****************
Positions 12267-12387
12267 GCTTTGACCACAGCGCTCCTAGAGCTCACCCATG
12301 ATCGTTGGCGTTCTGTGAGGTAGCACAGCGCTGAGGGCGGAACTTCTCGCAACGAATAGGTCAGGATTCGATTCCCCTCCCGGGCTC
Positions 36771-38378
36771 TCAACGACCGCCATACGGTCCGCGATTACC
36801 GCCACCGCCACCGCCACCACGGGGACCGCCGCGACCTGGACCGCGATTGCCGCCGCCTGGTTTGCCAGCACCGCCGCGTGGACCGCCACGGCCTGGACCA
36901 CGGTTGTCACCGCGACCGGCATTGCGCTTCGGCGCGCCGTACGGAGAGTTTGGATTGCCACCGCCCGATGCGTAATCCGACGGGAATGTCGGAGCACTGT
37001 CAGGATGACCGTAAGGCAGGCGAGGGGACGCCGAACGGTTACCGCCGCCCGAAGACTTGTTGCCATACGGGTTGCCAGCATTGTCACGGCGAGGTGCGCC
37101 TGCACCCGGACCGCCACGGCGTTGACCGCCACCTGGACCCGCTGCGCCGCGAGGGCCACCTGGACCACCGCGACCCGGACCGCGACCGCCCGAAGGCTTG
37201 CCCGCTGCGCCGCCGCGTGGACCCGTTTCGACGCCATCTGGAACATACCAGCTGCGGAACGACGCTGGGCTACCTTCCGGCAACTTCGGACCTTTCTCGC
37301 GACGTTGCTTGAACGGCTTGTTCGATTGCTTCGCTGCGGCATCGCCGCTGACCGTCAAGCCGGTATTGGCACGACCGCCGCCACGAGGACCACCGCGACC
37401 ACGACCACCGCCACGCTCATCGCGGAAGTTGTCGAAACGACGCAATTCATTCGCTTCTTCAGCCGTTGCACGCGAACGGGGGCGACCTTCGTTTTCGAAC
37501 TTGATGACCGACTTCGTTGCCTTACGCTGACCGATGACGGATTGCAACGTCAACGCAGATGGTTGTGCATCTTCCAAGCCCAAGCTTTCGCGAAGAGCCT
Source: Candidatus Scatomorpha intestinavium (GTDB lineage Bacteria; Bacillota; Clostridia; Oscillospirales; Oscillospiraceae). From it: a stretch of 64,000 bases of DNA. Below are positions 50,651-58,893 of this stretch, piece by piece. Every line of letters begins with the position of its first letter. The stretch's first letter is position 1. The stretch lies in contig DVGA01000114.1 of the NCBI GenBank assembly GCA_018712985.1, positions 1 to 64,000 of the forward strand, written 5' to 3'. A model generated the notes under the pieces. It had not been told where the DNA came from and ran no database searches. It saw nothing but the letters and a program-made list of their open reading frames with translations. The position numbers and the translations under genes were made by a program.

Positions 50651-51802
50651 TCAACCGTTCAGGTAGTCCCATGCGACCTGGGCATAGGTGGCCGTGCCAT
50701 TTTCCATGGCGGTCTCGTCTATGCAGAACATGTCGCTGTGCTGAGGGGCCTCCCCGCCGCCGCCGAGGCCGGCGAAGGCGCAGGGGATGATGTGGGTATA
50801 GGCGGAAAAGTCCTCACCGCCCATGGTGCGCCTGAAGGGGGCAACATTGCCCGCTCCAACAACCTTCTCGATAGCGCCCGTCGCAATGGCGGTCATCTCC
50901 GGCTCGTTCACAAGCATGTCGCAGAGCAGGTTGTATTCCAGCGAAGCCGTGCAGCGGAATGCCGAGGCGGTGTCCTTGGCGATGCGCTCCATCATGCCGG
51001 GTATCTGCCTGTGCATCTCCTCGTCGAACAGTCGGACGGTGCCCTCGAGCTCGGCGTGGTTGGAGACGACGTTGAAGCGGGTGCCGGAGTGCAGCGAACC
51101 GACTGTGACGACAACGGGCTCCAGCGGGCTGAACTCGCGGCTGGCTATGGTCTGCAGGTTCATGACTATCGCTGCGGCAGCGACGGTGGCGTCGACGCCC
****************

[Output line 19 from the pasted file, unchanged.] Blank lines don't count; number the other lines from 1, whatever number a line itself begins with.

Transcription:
50901 GGCTCGTTCACAAGCATGTCGCAGAGCAGGTTGTATTCCAGCGAAGCCGTGCAGCGGAATGCCGAGGCGGTGTCCTTGGCGATGCGCTCCATCATGCCGG